So the two things came together to ask: what would it look like if dance really was a pyramid scheme? Or in that gray area where you couldn’t tell if it was or not.
PG: I saw g1br33l and this new piece struck me as, in some ways, a direct evolution. Were you always envisioning this piece as the next phase of that project?
AR: A lot of the visuals came together, the use of plastic, the white floor…
PG: Both pieces have geometric shapes on the floor that the dancers follow…
AR: And the opening is me talking, the second part is a ritual, the third part is a kind of finale. Yeah. After g1br33l I realized that I touched on a lot of spiritual things and spiritual beliefs but I wanted to talk more about… I didn’t really touch on anything economic. So a lot of this stemmed out of Occupy Wall Street and wanting to capture how I felt and what I was thinking about when it was going on. I personally believe that as inequality continues to grow it’s going to be reflected in everything, including the arts. You’re gonna have a few people who are making millions of dollars off of their art, and a whole bunch of people who cannot make art, not without spending a bunch of money. The middle is disappearing along with the middle class. In the music at the end of AmeriSHOWZ, there’s a Shepard tone, which is an auditory illusion where it sounds like something is going up forever but it’s actually just repeating.
PG: Can you talk about the process of creating the movement in the second part of the piece, the ritual? Do you do improvisation with the dancers, or do you set things on your own and teach it to them?
AR: The posing in that section I created on my own. That was done by chance operations and a Rubix cube. I found points for the arms and legs and head, and instead of creating poses and teaching those, I taught the dancers where the arms and legs are supposed to be and let them decide how that was done. It was this idea of finding individuality. Trying to navigate a set system in your own way.
PG: Before we officially got started, you mentioned that this section is actually a live competition that determines who will dance the solo in the final section of the piece. Can you tell me more about that competition; were those rules you developed in rehearsal?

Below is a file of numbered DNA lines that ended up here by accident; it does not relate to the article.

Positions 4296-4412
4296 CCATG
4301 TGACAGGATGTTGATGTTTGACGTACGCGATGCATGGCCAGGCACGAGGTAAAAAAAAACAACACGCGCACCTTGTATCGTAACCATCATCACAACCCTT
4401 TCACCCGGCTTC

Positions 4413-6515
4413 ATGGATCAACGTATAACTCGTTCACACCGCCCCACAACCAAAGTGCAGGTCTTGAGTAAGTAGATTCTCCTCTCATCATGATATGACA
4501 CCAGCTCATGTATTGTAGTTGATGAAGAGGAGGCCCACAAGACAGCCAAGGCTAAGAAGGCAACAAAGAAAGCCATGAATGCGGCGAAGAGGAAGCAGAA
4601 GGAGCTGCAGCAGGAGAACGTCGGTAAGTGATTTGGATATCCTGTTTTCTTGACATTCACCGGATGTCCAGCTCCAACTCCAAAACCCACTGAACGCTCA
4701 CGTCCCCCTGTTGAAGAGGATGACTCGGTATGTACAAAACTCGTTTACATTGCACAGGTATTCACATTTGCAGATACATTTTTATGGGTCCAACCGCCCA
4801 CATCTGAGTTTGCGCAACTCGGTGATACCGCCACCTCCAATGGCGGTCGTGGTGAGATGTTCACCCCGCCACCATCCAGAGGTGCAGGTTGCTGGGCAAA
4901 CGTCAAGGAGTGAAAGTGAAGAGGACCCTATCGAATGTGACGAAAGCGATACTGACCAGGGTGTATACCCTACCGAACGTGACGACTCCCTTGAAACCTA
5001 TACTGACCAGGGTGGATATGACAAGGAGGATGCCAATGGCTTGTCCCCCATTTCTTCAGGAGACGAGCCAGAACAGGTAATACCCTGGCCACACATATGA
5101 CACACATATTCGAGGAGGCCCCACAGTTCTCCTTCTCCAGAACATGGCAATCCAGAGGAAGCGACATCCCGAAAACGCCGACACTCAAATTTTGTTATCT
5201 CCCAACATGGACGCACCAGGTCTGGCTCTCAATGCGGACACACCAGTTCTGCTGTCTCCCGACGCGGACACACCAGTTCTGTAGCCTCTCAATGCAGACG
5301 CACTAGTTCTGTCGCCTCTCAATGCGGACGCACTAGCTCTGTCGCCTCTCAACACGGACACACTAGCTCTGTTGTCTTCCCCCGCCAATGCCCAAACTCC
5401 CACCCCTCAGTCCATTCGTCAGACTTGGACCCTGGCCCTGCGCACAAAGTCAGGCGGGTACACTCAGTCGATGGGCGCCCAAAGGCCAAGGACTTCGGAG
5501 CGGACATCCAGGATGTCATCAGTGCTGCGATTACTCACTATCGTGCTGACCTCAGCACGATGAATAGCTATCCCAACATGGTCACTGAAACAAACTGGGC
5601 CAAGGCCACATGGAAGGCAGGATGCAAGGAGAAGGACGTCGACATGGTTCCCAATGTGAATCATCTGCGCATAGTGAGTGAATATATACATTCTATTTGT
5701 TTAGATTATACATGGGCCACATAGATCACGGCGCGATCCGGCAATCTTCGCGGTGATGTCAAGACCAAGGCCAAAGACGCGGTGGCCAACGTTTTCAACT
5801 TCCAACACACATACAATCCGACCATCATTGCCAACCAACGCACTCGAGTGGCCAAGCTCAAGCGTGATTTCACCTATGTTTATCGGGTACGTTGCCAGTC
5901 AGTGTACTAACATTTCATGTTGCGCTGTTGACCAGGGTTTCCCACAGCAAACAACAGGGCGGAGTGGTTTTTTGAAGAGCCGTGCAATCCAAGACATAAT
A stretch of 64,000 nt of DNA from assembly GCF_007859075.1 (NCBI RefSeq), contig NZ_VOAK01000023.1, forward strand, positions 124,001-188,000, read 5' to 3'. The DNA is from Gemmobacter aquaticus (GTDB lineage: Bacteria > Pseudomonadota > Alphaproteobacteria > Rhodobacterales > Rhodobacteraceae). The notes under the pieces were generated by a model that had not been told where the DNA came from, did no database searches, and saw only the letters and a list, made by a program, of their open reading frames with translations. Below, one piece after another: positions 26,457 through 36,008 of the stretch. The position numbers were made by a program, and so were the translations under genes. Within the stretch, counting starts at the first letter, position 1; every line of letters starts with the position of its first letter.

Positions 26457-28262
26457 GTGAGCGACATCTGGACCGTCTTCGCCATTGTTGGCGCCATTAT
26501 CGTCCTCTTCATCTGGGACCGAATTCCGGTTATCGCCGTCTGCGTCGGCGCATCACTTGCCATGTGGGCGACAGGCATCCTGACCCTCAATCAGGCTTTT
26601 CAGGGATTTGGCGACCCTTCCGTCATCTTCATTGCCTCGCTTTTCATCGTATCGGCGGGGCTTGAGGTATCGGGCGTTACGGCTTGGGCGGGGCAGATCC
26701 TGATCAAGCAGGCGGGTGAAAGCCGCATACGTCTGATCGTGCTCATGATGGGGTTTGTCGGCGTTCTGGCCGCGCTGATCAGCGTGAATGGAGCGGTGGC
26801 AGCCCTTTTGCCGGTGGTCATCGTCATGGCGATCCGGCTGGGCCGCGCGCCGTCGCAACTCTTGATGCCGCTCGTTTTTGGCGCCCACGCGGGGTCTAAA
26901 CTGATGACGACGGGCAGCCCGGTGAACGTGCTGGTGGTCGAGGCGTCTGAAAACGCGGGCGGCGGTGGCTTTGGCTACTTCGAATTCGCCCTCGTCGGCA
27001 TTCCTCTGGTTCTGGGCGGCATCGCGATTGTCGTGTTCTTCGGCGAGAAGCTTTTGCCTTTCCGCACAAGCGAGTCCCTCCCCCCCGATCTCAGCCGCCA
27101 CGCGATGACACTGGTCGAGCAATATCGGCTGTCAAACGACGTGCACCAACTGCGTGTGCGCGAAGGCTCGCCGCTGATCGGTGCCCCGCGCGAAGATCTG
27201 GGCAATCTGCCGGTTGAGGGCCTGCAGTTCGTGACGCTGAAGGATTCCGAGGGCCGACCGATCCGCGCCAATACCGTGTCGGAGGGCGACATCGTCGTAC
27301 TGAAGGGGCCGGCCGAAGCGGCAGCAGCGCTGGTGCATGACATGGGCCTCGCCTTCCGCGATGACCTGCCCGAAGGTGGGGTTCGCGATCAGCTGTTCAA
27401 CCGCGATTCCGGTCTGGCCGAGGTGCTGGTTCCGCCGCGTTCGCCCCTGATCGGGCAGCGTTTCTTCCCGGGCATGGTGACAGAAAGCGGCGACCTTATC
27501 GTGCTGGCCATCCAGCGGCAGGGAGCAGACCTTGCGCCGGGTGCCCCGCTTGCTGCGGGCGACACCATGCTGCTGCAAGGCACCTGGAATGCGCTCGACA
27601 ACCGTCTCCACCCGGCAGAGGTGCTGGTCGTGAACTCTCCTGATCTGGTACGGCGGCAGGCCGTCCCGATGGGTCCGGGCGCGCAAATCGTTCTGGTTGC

AR: We each have a different color of dollar bills and we take turns going into one of the squares on the floor. When you go into a square you have to drop a dollar, and you’re trying to collect one of each of the other person’s dollars. But you can’t go into a square that has your color in it, so you can’t go back to the one you were just on, and if you’re trapped then you have to lose a turn. That’s the first part of it. The second part is we count the dollar bills and it’s an odds-even game, and people are eliminated that way.
PG: Is that something you’ve used before as a strategy for developing movement? Games, chance…
AR: No, I was just trying to come up with these nonsense, arbitrary elimination rounds. The first game is strategic, the second one is pure chance, and the last part is this competition. I wanted there to be… do you know those games, like you’re inside of this cage and you collect dollar bills, there’s wind and there’s dollar bills all over the place–
PG: Oh, yeah, and you have to grab as many as you can–
AR: That’s what I wanted, and then I thought, it’s a little too literal. But the last section is this idea of collecting the most money, you have to place dollar bills in the right area first. I wanted this highly structured rule-oriented thing that was just complete nonsense to determine who was going to do the solo.
PG: You “won” the solo at tonight’s performance. Are the other solos similar to yours? How did those develop?
AR: The solos are seven minutes long and they repeat. I was paying the dancers hourly for rehearsals, so I had to be very particular about who was rehearsing when and how often. I would meet with people one on one instead of having three people at once because it’s very expensive. So we started filming improvisations with nobody in the room, just the camera. Then I took the solos and edited them. I chose the timestamp based on the stock market: I took the NASDAQ or whatever, the literal numbers, like 570 would equal five minutes and… actually six minutes and ten seconds because it carries over, and that’s where I’d start the solo. And the next couple of digits would be how long, and then I just kept repeating and splicing them together. So there was some influence of the economy on the solo itself.
PG: I’m curious about the durational quality of the piece, especially at the end with the construction of the walls around the soloist. We watch the whole activity happen from beginning to end, and there’s this horrible but fascinating inevitability of watching that process.